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Insulin resistance during pregnancy improved with 50,000 IU of vitamin D every 2 weeks – RCT April 2013

The effect of different doses of vitamin D supplementation on insulin resistance during pregnancy.

Gynecol Endocrinol. 2013 Apr;29(4):396-9. doi: 10.3109/09513590.2012.752456.
Soheilykhah S, Mojibian M, Moghadam MJ, Shojaoddiny-Ardekani A.
Department of Endocrinology, Yazd Diabetes Research Center, Shahid Sadoughi University of Medical Sciences, Yazd, Iran. s_soheilykhah at yahoo.com

Low serum vitamin D levels are correlated with insulin resistance during pregnancy. We have assessed the effects of different doses of vitamin D on insulin resistance during pregnancy. A randomized clinical trial was done on 120 women with a gestational age of less than 12 weeks. The women were divided into three groups randomly.

  • Group A received 200 IU vitamin D daily,
  • group B 50,000 IU vitamin D monthly and
  • group C 50,000 IU vitamin D every 2 weeks

from 12 weeks of pregnancy until delivery.
The serum levels of fasting blood sugar (FBS), insulin, calcium and 25-hydroxyvitamin D were measured before and after intervention. We used the homeostatic model assessment of insulin resistance (HOMA-IR) as a surrogate measure of insulin resistance. The mean ± standard deviation of serum 25-hydroxyvitamin D increased in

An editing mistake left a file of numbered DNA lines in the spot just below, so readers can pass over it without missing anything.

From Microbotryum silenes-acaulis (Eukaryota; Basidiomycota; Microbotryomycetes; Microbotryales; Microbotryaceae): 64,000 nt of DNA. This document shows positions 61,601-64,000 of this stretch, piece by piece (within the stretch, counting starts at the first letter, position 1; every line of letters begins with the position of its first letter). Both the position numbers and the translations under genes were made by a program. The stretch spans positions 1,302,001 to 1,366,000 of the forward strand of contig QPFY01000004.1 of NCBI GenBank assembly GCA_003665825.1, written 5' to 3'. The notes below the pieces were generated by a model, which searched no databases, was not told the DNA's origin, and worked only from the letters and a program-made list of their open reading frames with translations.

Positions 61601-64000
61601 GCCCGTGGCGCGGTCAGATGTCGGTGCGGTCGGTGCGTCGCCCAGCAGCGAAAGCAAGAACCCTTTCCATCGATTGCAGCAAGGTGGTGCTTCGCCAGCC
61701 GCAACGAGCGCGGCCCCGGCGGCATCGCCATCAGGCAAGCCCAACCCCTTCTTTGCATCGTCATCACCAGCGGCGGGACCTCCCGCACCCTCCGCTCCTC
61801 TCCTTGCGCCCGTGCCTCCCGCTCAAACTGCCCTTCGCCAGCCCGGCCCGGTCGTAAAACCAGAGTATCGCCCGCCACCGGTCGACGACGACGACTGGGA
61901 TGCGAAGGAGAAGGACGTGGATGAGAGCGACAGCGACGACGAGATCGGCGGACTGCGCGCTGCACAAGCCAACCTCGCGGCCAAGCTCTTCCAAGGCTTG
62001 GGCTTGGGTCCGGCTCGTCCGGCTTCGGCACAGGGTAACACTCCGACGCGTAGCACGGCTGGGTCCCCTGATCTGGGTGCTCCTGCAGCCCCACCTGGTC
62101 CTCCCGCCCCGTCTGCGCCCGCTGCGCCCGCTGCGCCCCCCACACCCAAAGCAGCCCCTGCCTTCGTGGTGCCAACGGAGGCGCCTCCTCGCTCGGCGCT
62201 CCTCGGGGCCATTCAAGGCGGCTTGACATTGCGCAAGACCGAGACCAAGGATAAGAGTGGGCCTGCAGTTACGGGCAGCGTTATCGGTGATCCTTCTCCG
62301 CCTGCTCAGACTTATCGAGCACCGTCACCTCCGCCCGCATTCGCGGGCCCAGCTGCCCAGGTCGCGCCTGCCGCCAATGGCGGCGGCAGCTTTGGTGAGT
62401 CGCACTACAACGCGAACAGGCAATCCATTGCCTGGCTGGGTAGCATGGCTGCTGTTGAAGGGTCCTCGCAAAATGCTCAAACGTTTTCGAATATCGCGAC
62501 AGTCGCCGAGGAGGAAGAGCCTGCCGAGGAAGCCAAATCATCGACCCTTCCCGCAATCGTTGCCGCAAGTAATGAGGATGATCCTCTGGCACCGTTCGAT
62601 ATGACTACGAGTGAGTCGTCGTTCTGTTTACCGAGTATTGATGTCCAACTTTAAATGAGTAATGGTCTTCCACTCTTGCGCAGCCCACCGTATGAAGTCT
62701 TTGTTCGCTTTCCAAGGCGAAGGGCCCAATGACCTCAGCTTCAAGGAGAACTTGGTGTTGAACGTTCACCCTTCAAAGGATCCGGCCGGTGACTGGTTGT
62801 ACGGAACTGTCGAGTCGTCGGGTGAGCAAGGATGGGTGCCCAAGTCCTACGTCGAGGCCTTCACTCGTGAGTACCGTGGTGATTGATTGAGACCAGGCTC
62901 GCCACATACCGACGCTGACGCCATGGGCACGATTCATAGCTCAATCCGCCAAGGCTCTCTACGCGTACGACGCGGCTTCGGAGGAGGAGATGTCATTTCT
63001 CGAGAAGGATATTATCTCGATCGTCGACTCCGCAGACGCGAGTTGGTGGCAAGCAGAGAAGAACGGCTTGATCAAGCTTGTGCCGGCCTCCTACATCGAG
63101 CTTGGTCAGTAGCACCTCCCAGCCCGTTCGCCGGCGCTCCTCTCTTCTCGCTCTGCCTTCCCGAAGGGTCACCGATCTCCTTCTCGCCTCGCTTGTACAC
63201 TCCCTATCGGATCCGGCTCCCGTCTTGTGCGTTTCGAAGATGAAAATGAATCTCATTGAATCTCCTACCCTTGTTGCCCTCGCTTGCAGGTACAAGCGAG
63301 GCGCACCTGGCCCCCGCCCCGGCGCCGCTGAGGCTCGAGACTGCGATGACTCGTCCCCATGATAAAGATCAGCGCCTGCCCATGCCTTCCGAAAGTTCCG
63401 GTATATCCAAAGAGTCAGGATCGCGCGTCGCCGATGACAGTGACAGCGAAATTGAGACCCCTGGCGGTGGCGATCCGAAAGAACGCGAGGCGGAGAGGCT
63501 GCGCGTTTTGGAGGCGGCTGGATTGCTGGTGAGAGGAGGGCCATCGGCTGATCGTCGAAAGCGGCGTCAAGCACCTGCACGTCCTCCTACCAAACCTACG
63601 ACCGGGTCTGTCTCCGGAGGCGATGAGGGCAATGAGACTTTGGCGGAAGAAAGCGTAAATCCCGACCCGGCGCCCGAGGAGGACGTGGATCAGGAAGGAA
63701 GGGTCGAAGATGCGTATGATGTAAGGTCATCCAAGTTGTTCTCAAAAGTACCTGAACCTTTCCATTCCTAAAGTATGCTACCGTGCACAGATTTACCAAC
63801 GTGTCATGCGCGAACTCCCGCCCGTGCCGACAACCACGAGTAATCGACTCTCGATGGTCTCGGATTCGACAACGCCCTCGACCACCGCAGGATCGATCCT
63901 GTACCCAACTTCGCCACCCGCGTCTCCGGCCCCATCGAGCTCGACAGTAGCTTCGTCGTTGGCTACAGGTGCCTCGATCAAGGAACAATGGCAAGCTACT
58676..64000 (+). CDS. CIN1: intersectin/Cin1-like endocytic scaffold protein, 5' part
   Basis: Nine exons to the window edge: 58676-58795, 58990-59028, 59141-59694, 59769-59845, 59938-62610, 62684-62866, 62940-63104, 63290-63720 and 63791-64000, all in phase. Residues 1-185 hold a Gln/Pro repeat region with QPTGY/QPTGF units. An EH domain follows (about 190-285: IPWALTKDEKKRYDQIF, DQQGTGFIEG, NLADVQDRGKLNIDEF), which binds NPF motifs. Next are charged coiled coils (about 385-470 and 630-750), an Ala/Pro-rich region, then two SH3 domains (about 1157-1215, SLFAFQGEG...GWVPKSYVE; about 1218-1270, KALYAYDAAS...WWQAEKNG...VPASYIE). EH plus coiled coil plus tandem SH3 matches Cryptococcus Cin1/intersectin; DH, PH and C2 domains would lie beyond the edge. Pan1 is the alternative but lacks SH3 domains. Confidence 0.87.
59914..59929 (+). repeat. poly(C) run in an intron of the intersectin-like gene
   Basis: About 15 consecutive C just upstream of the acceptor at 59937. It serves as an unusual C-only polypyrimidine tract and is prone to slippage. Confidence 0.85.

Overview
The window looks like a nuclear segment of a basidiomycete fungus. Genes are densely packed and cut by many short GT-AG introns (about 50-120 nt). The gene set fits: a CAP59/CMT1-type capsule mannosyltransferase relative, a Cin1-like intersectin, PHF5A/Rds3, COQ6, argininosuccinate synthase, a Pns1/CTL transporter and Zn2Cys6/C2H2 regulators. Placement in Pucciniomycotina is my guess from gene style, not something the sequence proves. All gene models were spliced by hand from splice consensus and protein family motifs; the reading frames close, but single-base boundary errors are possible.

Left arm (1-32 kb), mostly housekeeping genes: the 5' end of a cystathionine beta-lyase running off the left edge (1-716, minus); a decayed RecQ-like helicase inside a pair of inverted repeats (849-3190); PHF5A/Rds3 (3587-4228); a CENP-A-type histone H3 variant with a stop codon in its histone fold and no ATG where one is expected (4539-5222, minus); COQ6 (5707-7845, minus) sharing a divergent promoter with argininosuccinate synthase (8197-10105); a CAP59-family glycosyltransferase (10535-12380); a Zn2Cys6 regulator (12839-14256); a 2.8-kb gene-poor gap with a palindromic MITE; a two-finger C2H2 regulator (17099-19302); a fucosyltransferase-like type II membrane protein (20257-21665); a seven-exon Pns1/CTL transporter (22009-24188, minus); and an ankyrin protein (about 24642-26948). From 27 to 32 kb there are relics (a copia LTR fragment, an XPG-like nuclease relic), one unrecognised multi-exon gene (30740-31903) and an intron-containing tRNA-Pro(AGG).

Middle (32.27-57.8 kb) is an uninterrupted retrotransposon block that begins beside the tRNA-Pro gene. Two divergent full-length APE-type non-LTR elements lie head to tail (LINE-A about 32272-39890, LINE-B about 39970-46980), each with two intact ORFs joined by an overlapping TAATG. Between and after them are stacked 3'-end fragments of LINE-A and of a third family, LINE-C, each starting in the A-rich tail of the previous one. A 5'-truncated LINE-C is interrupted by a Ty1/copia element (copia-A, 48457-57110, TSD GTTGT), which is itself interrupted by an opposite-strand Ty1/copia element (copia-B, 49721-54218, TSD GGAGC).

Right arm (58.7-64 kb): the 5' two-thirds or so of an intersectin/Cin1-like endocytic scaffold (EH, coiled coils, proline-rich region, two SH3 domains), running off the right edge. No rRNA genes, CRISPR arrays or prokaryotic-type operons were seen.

• group C from 7.3 ± 5.9 to 34.1 ± 11.5 ng/ml and in
  • group B it increased from 7.3 ± 5.3 to 27.23 ± 10.7 ng/ml,

but the level of vitamin D in group A increased from 8.3 ± 7.8 to 17.7 ± 9.3 ng/ml (p < 0.001). The mean differences of insulin and HOMA-IR before and after intervention in groups A and C were significant (p = 0.01, p = 0.02). This study has shown that supplementation of pregnant women with 50 000 IU vitamin D every 2 weeks improved insulin resistance significantly.

PMID: 23350644

See also VitaminDWiki